And since we recently discovered the joyful combination of grapes and cheese, we served that up as dessert. For anyone who has never tried this before, you are in for a real treat! The sweetness of the grape combined with the tart creaminess of the cheddar cheese went down beautifully! My contribution to the Sunday lunch was my own creation of swiss brown mushrooms baked with mozzarella cheese...these were gobbled up the minute they were served.

In the end, the Sunday affair was filled with art, food, books and lots of conversation. Azma chose two pieces of my landscape works -- one was Ferns at Janda Baik and the other was Sunset at Tanjung Rhu, Langkawi. After seeing all the works, these were two that she wanted, she was sure of that. They struck a chord in her.

To Azma, I hope that you will always enjoy having them in your collection. I wish you all the best in your new adventure of appreciating and collecting art.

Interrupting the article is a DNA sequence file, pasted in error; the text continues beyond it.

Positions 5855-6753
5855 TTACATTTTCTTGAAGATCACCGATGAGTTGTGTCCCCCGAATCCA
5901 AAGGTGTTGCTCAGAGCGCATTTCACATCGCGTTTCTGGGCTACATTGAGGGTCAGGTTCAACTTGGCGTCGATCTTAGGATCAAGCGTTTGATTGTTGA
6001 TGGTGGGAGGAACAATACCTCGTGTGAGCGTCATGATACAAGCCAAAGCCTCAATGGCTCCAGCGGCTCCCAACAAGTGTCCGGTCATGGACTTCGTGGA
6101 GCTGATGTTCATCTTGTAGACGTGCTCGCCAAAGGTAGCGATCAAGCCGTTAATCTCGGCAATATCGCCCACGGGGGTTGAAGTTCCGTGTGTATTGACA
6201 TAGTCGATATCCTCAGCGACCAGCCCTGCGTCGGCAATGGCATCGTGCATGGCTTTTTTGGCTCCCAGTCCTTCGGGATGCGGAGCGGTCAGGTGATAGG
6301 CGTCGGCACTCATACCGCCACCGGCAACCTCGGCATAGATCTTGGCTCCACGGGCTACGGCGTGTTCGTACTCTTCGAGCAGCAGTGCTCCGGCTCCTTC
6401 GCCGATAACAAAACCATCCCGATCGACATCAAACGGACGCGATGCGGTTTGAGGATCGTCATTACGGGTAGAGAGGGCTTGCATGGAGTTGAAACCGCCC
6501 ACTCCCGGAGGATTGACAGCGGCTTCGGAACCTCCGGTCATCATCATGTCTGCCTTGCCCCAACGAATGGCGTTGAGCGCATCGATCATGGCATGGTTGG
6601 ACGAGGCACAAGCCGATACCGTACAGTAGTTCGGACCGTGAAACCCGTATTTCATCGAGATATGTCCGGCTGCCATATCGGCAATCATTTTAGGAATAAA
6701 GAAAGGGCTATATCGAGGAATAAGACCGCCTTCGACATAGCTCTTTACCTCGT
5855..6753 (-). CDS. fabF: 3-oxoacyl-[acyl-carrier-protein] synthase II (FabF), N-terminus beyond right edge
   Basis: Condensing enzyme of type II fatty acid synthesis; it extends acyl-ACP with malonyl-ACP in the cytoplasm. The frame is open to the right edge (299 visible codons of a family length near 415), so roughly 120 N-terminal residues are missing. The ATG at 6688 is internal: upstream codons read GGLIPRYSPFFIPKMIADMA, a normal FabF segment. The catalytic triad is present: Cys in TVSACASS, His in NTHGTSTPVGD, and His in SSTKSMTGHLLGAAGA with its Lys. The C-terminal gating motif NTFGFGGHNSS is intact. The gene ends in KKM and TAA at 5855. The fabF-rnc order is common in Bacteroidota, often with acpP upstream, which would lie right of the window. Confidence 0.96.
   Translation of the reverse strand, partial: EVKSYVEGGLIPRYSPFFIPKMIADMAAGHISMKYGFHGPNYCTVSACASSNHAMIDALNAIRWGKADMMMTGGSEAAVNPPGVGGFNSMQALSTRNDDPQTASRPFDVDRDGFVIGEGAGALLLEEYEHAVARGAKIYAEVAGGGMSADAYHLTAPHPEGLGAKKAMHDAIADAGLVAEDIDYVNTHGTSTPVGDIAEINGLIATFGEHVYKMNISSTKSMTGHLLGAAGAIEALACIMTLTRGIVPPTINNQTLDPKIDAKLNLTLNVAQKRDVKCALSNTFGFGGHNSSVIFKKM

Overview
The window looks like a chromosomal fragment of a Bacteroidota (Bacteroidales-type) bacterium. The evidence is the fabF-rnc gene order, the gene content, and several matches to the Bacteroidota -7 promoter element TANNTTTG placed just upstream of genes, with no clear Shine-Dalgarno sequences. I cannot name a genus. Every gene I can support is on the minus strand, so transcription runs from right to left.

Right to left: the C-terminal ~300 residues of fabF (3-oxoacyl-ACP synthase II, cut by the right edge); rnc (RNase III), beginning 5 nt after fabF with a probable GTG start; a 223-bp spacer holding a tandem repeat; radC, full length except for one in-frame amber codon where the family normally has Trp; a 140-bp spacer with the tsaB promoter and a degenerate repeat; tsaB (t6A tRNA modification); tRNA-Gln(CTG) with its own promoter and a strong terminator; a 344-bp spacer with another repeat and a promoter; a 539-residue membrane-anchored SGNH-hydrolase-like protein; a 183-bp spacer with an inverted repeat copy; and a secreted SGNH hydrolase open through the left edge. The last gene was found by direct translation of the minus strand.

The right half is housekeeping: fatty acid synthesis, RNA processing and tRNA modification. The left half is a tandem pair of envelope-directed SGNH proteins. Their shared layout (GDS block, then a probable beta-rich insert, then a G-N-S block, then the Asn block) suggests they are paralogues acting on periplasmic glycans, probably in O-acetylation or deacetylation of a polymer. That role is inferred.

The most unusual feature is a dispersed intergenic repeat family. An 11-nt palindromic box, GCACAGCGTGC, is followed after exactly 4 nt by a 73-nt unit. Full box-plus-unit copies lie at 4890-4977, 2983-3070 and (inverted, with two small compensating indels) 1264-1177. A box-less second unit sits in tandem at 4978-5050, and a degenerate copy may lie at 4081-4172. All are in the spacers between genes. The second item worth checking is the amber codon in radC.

Saturday, April 18, 2009

In aid of Force of Nature





I haven't updated my blog for such a long time. Actually, I have many stories to tell, just that I don't have the time! This entry should have been written in January, but I kept postponing it. Well, here it is now.

When my friend and art collecter, Bingley Sim, called to ask if I would like to donate a painting for the 7th Inter Malaysian Accounting Group's Golf Tournament 2008, which he was organising, I obliged. The above painting was to be the prize for the Hole-in-One winner of the tournament.